I enjoyed a solid break at the end of December but am looking forward to getting back into the grind. There are some crucial things I would like to tackle before my progress reports:

  1. RDM paper – I have finalized the statistics and need to get back to the writing. I am reading the literature to get a better idea on how to properly structure an animal distributions paper. Something I’m not accustom to.
  2. Field work – Gradient – I’m very excited for this experiment. It is been raining in California so  am hoping for some heavy germination. The rain patterns have somewhat followed my gradient pattern as well with my more coastal sites seeing higher precipitation. About time the rain came
  3. Field work – Exclosures – I am reconducting my exclosure experiment and building 60 new plots. Recreating the experiment I did two years ago in the worse drought, now in heavy rains will be the perfect contrast. It shall be interesting to see which way the trends flip
  4. Other stuff? – There is a lot but two primary ones I need to get done is finalize the Ecography paper before the due date and come up with a workflow for the facilitation ecologists who want to write a synthesis paper.

Overall, please with the way my winter is shaping up. Cali is a lot colder than it has been in the past, but lots of rain makes for a happy ecologist! I am also going to try to shoot a video short during my time in the field. Stay tuned for all the gory details!temp

Nomenclature for pollinator and animal stills and videos

Given that an increasing proportion of Big Data globally are not in alphanumeric formats, nomenclature with appropriate semantic tags are critical to enable retrieval and use of videos and pictures. In ecology, animal cameras are a popular tool to ‘trap’ or capture vertebrates in the field. In our lab, we use these extensively for this purpose but also use small, HD cameras to record pollinators and flying invertebrates (description of methodology: From birds to bees: applying video observation techniques to invertebrate pollinators). However, as we explore sharing these data online via youtube or as data packages with new data journals, we have come to realize that even with appropriate, well-articulated meta-data, file names are important and must be descriptive. Zooniverse as a platform has many animal-cam projects now and you are typically logged in to collaborate so perhaps it less critical. In all other domains however, it is likely useful to have file names that support rapid assessment of ecological context (maybe even for the kitten clips too).


We are discussing this format now but would love additional input on nomenclature – i.e. from systematic nomenclature domains.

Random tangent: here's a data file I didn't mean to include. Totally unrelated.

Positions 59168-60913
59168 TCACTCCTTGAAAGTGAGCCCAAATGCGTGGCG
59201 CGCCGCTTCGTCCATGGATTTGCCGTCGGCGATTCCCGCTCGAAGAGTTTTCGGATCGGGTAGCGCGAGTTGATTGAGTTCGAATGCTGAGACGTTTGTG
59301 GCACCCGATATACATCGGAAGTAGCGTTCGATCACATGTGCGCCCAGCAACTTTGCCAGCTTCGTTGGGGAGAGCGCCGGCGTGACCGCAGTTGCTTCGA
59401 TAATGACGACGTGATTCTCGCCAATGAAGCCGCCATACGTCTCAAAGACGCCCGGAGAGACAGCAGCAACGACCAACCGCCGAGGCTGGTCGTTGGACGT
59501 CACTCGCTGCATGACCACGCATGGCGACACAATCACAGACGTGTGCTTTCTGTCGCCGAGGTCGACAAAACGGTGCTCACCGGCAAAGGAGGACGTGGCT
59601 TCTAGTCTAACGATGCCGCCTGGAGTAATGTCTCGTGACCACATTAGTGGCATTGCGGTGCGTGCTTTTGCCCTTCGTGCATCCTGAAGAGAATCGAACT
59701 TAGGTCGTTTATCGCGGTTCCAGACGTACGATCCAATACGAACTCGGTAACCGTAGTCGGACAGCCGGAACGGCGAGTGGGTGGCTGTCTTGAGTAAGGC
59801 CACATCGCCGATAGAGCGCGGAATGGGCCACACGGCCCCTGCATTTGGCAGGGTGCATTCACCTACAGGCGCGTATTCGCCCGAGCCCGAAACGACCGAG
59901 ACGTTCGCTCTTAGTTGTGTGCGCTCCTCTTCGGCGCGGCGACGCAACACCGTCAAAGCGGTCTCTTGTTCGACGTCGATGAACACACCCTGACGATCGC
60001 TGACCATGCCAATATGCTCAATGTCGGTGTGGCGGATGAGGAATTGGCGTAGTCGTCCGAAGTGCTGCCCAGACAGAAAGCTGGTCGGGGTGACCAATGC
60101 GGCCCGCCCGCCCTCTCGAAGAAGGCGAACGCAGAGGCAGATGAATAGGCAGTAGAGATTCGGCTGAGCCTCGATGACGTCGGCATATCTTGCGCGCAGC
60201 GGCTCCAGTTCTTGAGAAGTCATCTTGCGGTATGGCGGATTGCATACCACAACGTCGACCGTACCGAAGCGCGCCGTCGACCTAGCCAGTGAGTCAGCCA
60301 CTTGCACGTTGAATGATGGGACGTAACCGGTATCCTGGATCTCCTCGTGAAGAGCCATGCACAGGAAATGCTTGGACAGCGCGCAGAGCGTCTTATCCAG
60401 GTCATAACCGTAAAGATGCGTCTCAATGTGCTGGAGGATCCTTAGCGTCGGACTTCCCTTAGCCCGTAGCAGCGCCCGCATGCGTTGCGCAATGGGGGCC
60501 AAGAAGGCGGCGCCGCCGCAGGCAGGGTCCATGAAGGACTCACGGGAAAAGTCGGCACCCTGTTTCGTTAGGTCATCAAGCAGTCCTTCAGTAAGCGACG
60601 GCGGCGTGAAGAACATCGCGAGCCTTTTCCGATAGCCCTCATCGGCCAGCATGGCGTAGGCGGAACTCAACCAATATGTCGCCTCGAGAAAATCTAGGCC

year-site-microsite-rep.extensions seems like a reasonable starting point. There are many other options though.


Prelims & progress report experience

I think I have come a long way through the graduate program, which has become particularly evident during my progress reports. My project has evolved from MSc to PhD and there has been numerous modifications or alterations to the experimental design. Only two of my originally proposed experiments from my first year in the program have remained consistent. I don’t think this is a surprise and was actually mentioned during my PhD preliminary examination. That stage was a good learning experience and besides developing my thesis also taught me a few things about progress reports:

  • Committee: It is important to pick your committee early. It requires minimal effort and is very help to bring other professors into the loop as soon as possible. Don’t pick easy professors either. You are doing yourself a disservice by trying to squeeze through your degree with minimal effort. Of course this doesn’t mean pick a professor that has any prejudice towards you.
  • Supplementary files: Some topics are hard to digest even if you explain it well and short presentation may not be enough time to delve into specifics. This is why prepping some supplemental figures or slides that better explain complex topics is a good preparation for inevitable questions on it. Some popular choices are species ranges, theories or any supplemental work not present in your thesis.
  • Know the literature: Typically you will have read many papers throughout your graduate career. It is extremely difficult though to remember the author, year, or even title name especially when put under pressure. Instead, make a table or reference guide that quickly sums up most of the key papers you have read. Don’t get caught explaining “some paper, by that person”.
  • Demonstrate potential: Often your committee is less interested in the specifics of what soil mixture to use, but rather the overall purpose. Is it novel? Is it solving a question? Your project is very transient and will change often. What is more important is that your project is novel, pushing research forward and broad enough to cover your degree (MSc or PhD).
  • Be cool: You are the expert on your topic. You likely have read the most about it, conduct the most experiments and know all the little details. Do not get overwhelmed. Often your committee doesn’t know the answer to your question, but instead are trying to push you to see what answer you come up with. If you develop a rational explanation, most likely your doing fine.

Conceptual classroom series

Conferences 2016

2015 was a good year for conferences. The Ecoblender lab attended the California Native Plant Society, Society of Ecological Restoration, the San Joaquin Valley Ecological Conference and the Centennial for ESA.  Lots of great ideas from these conferences that being reflected in up coming projects within our lab. What about 2016 though?

Unfortunately, both CNPS and SER operate bi-annually, which means we will have to wait until 2017 to attend again. The San Joaquin conference is a really fun one day conference in March that the Ecoblender lab will likely attend again. ESA is on the maybe list in Fort Lauderdale. Some other potential options?